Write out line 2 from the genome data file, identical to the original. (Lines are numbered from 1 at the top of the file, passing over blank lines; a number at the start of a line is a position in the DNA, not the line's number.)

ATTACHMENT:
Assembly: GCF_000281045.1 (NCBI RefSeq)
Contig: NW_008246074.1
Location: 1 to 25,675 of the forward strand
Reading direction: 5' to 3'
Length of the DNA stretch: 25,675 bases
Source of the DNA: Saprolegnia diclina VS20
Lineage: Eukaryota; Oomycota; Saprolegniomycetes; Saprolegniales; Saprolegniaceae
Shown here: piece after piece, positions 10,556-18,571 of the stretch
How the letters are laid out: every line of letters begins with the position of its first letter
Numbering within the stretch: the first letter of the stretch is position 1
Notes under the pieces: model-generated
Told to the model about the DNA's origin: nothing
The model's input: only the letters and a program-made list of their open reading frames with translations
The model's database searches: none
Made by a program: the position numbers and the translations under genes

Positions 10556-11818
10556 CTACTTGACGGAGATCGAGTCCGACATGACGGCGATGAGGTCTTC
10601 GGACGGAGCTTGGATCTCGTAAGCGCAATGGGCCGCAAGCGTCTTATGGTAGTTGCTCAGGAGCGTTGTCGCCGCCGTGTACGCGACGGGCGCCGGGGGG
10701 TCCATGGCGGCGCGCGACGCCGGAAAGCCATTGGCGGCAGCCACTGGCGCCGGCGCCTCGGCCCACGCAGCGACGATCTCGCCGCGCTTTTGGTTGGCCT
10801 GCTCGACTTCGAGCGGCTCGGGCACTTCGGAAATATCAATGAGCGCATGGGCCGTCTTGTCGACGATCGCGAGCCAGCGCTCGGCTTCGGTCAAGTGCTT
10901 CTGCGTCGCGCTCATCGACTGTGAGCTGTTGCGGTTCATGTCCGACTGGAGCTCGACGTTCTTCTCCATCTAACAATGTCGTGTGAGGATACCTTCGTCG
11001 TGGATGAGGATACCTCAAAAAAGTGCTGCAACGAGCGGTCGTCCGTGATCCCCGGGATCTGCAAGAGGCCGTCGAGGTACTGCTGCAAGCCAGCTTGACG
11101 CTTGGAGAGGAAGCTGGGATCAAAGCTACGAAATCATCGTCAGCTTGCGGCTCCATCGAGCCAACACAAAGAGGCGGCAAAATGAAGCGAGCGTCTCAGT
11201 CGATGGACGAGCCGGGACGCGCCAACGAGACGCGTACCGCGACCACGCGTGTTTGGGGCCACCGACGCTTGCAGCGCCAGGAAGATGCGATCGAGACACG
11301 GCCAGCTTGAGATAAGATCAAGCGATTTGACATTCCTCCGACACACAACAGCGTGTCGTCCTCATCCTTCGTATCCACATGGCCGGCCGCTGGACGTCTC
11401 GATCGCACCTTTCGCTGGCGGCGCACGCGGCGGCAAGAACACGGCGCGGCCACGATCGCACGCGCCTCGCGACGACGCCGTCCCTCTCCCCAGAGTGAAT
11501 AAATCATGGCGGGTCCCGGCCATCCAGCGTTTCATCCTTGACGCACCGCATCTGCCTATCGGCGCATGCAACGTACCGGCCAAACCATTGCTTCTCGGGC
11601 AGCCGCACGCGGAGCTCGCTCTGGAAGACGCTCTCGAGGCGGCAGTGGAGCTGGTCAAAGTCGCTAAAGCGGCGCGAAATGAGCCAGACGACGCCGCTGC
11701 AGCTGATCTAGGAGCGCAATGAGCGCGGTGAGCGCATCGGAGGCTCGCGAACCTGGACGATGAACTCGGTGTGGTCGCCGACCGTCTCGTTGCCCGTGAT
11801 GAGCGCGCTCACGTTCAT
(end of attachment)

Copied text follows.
Contig: NW_008246074.1